Although misalignment of the carrier and mask is perhaps the'major cause of errors in this system, another source of errors arises from the fact that the opaque indications on the information carrier are not always completely opaque and :will as a result allow some light to reach the photoelectric surface. 'Here again a 2 percent variationinfilm blackness in a 'SO-location-system gives approximately the same light as a one-locationmismatch. Thus, it is impossible to distinguish betweenan actual match of gray film as opposed to a one-location mismatch of black film. In the prior art, this difliculty was overcome, as was that because of misalignment,'by employingonezphotocell for each location or for a small group of locations. Although this solution :allowed'for some variation in these two parameters, the tremendous increase in circuit complexity morethanofiset the advantages gained.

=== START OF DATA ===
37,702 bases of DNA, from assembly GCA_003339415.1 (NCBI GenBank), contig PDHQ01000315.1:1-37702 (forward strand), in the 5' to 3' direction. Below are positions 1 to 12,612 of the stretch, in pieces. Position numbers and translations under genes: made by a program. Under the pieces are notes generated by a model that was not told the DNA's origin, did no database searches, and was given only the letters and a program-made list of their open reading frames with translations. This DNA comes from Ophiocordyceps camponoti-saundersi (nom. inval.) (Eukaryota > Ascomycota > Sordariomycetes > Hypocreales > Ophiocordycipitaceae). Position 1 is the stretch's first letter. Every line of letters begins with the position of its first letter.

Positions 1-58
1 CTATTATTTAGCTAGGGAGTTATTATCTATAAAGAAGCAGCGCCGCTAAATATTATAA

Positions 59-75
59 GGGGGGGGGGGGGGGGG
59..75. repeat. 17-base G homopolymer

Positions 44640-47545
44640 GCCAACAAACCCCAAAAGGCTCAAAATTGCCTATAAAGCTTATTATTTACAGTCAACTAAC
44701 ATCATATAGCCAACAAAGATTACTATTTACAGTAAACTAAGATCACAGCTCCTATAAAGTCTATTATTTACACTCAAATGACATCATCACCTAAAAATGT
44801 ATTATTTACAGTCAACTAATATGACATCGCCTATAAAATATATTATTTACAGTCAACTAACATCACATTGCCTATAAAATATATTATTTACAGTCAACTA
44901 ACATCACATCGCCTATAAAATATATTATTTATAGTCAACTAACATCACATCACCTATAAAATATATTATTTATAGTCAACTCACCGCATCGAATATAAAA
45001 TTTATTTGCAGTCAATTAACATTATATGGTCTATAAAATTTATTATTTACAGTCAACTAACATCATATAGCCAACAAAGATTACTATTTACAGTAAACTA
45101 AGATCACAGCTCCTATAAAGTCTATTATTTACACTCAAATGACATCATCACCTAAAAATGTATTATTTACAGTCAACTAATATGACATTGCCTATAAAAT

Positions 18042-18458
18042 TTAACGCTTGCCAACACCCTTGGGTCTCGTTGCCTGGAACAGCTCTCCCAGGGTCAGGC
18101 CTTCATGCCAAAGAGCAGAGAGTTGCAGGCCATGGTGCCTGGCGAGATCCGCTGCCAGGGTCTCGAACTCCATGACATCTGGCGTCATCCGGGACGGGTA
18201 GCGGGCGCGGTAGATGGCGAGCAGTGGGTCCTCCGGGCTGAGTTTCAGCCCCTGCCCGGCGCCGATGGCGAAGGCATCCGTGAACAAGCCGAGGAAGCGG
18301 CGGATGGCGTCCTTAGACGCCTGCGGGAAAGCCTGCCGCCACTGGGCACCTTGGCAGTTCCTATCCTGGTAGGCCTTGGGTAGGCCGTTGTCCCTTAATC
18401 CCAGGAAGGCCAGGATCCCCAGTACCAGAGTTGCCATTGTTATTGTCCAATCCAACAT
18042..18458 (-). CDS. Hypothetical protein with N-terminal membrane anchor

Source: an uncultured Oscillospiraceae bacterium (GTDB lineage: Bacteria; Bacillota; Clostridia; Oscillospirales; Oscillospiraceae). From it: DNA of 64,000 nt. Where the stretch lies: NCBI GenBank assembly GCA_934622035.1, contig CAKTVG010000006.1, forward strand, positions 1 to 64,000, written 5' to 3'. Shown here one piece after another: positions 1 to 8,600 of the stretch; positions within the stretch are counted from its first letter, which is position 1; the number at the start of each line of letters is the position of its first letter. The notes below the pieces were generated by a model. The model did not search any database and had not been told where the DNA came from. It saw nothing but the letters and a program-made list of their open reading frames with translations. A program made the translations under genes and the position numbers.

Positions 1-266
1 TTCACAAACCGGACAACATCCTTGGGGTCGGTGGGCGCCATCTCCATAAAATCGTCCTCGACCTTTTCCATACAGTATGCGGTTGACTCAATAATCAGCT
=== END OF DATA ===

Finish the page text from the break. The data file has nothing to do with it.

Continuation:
Another difficulty experienced in the prior art is that'the extinction level of current produced by the photosensitive surface .does not stay .constant. Theamount of light that reaches the photosensitive surface is determined not alone :by the opacity and match of the'two indication-bearing materials. If the sheets are separated by some appreciable distance, or if, as is usually'the case, a lens system is used to project the image uponthe card, then stray'light begins to give trouble. In the case of optical projectors this stray light may limit the number of dots to as small a figure as ten for each photocell. Another difficulty is that the gain of the amplifiers, which normally follows this pick-up device, does not stay constant over long periods of time.